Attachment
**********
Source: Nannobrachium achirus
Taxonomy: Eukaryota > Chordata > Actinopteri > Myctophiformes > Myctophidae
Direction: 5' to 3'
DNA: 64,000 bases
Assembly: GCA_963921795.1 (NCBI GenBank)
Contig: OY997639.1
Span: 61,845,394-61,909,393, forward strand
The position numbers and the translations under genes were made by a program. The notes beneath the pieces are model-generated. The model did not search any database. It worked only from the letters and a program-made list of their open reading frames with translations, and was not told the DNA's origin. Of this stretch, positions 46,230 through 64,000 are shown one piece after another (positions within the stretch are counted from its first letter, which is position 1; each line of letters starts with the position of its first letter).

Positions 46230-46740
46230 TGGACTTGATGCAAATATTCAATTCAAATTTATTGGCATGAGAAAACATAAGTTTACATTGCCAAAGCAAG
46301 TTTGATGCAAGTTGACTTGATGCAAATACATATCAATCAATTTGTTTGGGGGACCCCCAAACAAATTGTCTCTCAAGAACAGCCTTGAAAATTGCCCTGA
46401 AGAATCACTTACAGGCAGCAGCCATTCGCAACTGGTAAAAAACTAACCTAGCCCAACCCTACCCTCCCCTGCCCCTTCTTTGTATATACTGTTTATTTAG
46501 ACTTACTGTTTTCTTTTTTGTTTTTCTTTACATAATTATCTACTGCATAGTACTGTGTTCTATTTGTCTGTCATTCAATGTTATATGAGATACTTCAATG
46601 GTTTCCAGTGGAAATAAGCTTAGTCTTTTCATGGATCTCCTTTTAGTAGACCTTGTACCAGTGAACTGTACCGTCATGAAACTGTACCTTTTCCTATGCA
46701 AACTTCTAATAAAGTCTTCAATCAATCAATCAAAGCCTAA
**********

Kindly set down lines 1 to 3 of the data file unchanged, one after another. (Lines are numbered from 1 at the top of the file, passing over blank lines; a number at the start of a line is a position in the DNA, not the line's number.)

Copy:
Source: Nannobrachium achirus
Taxonomy: Eukaryota > Chordata > Actinopteri > Myctophiformes > Myctophidae
Direction: 5' to 3'